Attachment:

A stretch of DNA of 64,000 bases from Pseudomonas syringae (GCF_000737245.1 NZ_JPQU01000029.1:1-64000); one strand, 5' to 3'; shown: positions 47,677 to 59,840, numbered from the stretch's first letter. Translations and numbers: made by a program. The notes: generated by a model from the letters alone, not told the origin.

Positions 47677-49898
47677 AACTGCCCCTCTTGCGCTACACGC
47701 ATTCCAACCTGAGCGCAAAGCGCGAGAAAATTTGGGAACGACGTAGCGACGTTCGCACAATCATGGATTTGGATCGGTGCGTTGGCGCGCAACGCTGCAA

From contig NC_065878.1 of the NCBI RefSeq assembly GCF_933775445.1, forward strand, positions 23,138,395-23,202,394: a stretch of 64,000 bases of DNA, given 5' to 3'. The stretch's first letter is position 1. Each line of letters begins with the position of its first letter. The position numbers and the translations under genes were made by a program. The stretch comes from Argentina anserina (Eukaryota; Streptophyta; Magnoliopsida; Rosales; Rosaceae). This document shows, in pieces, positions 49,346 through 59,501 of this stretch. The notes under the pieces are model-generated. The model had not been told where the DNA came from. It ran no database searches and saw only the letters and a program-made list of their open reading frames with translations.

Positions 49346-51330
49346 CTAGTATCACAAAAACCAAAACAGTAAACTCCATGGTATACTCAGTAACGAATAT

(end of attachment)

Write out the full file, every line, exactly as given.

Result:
A stretch of DNA of 64,000 bases from Pseudomonas syringae (GCF_000737245.1 NZ_JPQU01000029.1:1-64000); one strand, 5' to 3'; shown: positions 47,677 to 59,840, numbered from the stretch's first letter. Translations and numbers: made by a program. The notes: generated by a model from the letters alone, not told the origin.

Positions 47677-49898
47677 AACTGCCCCTCTTGCGCTACACGC
47701 ATTCCAACCTGAGCGCAAAGCGCGAGAAAATTTGGGAACGACGTAGCGACGTTCGCACAATCATGGATTTGGATCGGTGCGTTGGCGCGCAACGCTGCAA

From contig NC_065878.1 of the NCBI RefSeq assembly GCF_933775445.1, forward strand, positions 23,138,395-23,202,394: a stretch of 64,000 bases of DNA, given 5' to 3'. The stretch's first letter is position 1. Each line of letters begins with the position of its first letter. The position numbers and the translations under genes were made by a program. The stretch comes from Argentina anserina (Eukaryota; Streptophyta; Magnoliopsida; Rosales; Rosaceae). This document shows, in pieces, positions 49,346 through 59,501 of this stretch. The notes under the pieces are model-generated. The model had not been told where the DNA came from. It ran no database searches and saw only the letters and a program-made list of their open reading frames with translations.

Positions 49346-51330
49346 CTAGTATCACAAAAACCAAAACAGTAAACTCCATGGTATACTCAGTAACGAATAT